Manufacturers Acceptance Corp. v. United States, 193 F.2d 622 (6th Cir. 1951)Annotate this Case
Richard F. Douglass, L. B. Bolt, Jr., Knoxville, Tenn., on the brief, for appellant.
Otto T. Ault, Ferdinand Powell, Jr., Knoxville, Tenn., on the brief, for appellee.
Before HICKS, Chief Judge, ALLEN and MILLER, Circuit Judges.
MILLER, Circuit Judge.
Appellant seeks remission of forfeiture, under the provisions of Section 3617, Title 18 U.S.Code, of the 1950 Ford Sedan automobile seized by the United States while transporting untax paid liquor in Knoxville, Tennessee, for violation of the provisions of Section 3321, Title 26 U.S.Code. The District Court denied the remission.
The statutory provisions for remission or mitigation of forfeiture include the requirement, among others, that the claimant, before acquiring his interest, be informed in answer to his inquiry, at the headquarters of the sheriff, chief of police, or principal Federal internal-revenue officer engaged in the enforcement of the liquor laws that the owner of the automobile has no record or reputation for violating the laws relating to liquor. It is only necessary that the inquiry be made at one of the several places designated. United States v. One 1935 Dodge Rack-Body Truck, 2 Cir., 88 F.2d 613, 615; United States v. One Ford Coupe, D.C., 40 F. Supp. 540, 542. Appellant concedes that before acquiring its interest in the automobile it did not inquire concerning the record or reputation of the owner at either the headquarters of the sheriff or principal Federal internal-revenue officer engaged in the enforcement of the liquor laws in Knoxville. The evidence shows without contradiction that the Knoxville office of the Alcohol Tax Unit could not or would not give such information to one requesting it and would refer the party making the inquiry to the Nashville office; that the Sheriff's office in Knoxville refused to give such information; and that it was the custom and practice at the office of the Chief of Police to not answer such inquiries but to refer the person making the inquiry to the "record room." In the present case, the appellant made inquiry about the "liquor record" of the owner of the clerk in charge of the "record room" and was advised that the owner had no record for violation of the liquor laws. It is conceded that no inquiry was made of the record clerk about the owner's reputation as a violator of the liquor laws.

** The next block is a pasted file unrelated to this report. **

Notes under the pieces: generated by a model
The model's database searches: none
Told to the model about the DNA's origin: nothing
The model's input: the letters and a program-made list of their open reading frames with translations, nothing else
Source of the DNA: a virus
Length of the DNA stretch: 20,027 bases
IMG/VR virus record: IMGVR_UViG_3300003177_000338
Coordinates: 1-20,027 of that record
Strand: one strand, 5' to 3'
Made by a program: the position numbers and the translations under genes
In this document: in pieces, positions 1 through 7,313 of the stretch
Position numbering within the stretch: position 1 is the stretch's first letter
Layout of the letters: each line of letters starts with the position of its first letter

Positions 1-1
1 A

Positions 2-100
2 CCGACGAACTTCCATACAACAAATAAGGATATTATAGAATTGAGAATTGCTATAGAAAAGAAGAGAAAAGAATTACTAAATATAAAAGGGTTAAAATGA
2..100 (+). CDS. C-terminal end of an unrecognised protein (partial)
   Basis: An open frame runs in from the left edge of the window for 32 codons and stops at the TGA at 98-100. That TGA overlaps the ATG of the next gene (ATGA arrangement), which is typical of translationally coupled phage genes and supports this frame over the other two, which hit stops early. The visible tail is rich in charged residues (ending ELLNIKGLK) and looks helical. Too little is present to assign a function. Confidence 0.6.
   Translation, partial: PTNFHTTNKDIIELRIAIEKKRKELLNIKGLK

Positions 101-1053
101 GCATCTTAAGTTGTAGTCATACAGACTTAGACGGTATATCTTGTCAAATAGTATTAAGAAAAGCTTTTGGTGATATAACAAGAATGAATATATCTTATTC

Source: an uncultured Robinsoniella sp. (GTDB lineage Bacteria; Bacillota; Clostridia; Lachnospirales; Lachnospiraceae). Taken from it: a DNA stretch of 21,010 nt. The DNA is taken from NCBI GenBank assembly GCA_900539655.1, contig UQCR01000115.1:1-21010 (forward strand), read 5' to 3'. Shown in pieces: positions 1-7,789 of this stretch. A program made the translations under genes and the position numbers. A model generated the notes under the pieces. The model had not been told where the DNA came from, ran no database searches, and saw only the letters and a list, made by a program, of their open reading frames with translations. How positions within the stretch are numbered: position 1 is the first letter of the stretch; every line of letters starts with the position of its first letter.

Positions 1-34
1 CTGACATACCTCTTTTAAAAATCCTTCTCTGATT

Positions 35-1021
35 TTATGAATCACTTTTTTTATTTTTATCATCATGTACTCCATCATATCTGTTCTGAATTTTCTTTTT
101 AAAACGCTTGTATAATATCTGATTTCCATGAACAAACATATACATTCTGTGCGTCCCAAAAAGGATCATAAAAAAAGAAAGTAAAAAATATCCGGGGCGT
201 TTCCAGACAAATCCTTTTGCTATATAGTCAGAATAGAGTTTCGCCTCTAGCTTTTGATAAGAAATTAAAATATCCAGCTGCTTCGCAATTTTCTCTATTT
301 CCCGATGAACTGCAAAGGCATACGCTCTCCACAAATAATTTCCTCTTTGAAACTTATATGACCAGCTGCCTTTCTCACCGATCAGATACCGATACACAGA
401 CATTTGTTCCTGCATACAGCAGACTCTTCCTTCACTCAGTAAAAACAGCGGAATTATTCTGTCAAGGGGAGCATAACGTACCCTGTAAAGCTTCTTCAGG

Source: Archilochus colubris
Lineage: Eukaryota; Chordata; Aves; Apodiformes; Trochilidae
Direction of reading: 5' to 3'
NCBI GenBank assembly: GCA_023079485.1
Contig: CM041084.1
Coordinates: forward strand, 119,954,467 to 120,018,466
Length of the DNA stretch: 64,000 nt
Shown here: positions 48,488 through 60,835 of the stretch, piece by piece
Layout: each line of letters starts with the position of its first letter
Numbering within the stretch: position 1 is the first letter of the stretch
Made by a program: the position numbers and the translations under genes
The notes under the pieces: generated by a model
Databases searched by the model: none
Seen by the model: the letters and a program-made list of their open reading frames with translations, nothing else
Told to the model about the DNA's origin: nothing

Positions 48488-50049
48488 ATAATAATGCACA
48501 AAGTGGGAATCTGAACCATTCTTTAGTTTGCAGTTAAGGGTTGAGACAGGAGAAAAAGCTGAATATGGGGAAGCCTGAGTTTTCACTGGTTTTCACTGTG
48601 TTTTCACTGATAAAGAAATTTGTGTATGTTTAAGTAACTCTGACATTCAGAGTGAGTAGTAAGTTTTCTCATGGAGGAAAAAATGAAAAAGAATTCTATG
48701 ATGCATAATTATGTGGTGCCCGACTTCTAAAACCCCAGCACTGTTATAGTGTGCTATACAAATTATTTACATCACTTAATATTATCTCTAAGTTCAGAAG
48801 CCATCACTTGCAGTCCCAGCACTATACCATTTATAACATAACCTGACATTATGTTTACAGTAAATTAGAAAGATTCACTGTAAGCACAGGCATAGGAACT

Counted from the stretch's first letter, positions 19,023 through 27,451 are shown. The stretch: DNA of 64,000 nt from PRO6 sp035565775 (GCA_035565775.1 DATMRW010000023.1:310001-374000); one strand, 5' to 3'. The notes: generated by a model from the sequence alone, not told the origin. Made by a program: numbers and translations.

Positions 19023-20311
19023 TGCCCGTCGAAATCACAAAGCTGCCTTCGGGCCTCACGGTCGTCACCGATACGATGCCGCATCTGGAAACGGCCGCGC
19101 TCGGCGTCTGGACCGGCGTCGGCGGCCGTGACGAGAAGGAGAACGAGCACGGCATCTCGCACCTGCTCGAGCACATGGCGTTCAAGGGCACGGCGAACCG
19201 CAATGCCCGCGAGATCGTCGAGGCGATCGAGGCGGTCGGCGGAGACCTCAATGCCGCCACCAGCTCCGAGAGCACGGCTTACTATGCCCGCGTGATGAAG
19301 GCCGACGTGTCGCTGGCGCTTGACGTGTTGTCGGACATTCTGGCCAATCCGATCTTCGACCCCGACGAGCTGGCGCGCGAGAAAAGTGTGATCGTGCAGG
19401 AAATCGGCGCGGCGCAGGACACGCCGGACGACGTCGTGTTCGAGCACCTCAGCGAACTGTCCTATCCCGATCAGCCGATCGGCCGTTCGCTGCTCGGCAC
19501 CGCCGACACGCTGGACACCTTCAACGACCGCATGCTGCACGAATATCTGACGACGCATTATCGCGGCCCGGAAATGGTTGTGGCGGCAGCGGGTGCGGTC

Appellee contends that remission is barred because (1) appellant did not make its inquiry at any one of the places specified in the statute, and (2) that it was not authorized to disregard the headquarters of the sheriff, the Alcohol Tax Unit, and the Chief of Police in the present case, merely because it had been refused information from such offices in the past. We do not attempt to decide the second contention above referred to, because we are of the opinion that appellant's inquiry at the "record room" of the Chief of Police, under the circumstances confronting it, can be properly construed as an inquiry at the headquarters of the Chief of Police. The evidence shows that the appellant attempted to obtain better cooperation from the offices referred to, including a conference with the Chief of Police, that the Chief of Police told it that the "record room" would give the information and that thereafter inquiries at the Chief of Police's office were always directed to the "record room." In United States v. One 1936 Model Ford Coach, 307 U.S. 219, at page 226, 59 S. Ct. 861, 83 L. Ed. 1249, the Supreme Court pointed out that forfeitures are not favored and should be enforced only when within both letter and spirit of the law; that the statute is remedial with the purpose to afford relief where the claim is reasonable and just; and that it should liberally be construed to carry out that result. It stated that applications should be denied if the claimant has been negligent or in good conscience ought not be relieved. In this case, the appellant made the inquiry at the only place in Knoxville, which as a practical matter was available to it in attempting to comply with the purpose of the statute.